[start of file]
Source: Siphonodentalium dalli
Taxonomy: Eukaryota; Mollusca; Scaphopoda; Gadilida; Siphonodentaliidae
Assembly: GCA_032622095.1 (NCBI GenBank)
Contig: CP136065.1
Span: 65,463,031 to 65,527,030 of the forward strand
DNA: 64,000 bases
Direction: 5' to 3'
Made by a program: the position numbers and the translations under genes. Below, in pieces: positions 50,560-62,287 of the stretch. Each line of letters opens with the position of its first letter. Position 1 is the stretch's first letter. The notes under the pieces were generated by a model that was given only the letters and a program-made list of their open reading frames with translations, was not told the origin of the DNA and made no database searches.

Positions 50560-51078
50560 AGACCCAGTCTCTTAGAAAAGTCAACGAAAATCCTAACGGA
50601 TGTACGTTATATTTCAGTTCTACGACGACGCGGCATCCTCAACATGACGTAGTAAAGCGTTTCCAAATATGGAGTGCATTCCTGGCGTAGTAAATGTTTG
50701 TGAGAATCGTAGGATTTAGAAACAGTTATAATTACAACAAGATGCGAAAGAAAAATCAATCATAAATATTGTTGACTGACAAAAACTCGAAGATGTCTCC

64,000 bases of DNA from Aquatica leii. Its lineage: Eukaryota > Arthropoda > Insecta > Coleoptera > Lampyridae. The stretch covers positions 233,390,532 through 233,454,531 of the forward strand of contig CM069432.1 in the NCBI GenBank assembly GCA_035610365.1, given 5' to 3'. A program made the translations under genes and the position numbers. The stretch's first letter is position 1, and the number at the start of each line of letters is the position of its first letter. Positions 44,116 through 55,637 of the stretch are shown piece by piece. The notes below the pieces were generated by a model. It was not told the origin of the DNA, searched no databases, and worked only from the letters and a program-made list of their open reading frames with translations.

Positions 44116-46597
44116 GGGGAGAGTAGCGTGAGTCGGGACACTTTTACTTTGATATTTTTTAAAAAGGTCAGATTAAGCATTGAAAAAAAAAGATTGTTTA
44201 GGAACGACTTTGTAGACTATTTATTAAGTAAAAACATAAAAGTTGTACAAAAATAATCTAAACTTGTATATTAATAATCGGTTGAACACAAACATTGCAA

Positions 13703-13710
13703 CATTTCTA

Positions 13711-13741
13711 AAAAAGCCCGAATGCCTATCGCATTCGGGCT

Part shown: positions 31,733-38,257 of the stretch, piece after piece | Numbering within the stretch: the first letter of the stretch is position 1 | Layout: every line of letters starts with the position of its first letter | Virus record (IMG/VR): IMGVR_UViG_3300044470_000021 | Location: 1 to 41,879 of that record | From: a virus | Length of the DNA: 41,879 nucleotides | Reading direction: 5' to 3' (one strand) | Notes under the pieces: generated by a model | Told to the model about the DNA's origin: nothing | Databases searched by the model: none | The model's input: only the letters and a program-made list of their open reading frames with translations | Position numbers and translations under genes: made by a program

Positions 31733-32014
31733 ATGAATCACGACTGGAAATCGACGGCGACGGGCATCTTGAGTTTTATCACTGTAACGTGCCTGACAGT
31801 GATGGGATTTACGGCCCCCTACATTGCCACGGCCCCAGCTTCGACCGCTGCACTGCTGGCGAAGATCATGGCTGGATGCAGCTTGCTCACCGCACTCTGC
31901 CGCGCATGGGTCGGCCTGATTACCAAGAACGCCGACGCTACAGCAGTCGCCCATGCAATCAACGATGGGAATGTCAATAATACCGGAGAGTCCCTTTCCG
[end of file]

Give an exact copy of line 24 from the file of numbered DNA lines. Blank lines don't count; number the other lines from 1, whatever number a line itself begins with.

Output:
31801 GATGGGATTTACGGCCCCCTACATTGCCACGGCCCCAGCTTCGACCGCTGCACTGCTGGCGAAGATCATGGCTGGATGCAGCTTGCTCACCGCACTCTGC